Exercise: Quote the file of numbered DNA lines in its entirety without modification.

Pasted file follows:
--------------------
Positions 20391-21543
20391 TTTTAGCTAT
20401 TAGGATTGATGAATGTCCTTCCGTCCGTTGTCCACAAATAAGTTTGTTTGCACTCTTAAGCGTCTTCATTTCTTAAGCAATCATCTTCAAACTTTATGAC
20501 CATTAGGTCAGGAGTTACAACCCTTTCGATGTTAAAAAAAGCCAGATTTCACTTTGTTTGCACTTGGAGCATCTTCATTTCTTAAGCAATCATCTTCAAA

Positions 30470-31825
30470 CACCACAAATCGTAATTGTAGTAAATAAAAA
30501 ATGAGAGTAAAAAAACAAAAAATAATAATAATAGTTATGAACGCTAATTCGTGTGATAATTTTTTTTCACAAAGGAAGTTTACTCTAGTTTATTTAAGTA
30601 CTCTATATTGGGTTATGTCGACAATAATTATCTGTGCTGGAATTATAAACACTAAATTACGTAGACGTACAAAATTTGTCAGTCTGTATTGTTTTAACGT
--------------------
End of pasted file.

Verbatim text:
Positions 20391-21543
20391 TTTTAGCTAT
20401 TAGGATTGATGAATGTCCTTCCGTCCGTTGTCCACAAATAAGTTTGTTTGCACTCTTAAGCGTCTTCATTTCTTAAGCAATCATCTTCAAACTTTATGAC
20501 CATTAGGTCAGGAGTTACAACCCTTTCGATGTTAAAAAAAGCCAGATTTCACTTTGTTTGCACTTGGAGCATCTTCATTTCTTAAGCAATCATCTTCAAA

Positions 30470-31825
30470 CACCACAAATCGTAATTGTAGTAAATAAAAA
30501 ATGAGAGTAAAAAAACAAAAAATAATAATAATAGTTATGAACGCTAATTCGTGTGATAATTTTTTTTCACAAAGGAAGTTTACTCTAGTTTATTTAAGTA
30601 CTCTATATTGGGTTATGTCGACAATAATTATCTGTGCTGGAATTATAAACACTAAATTACGTAGACGTACAAAATTTGTCAGTCTGTATTGTTTTAACGT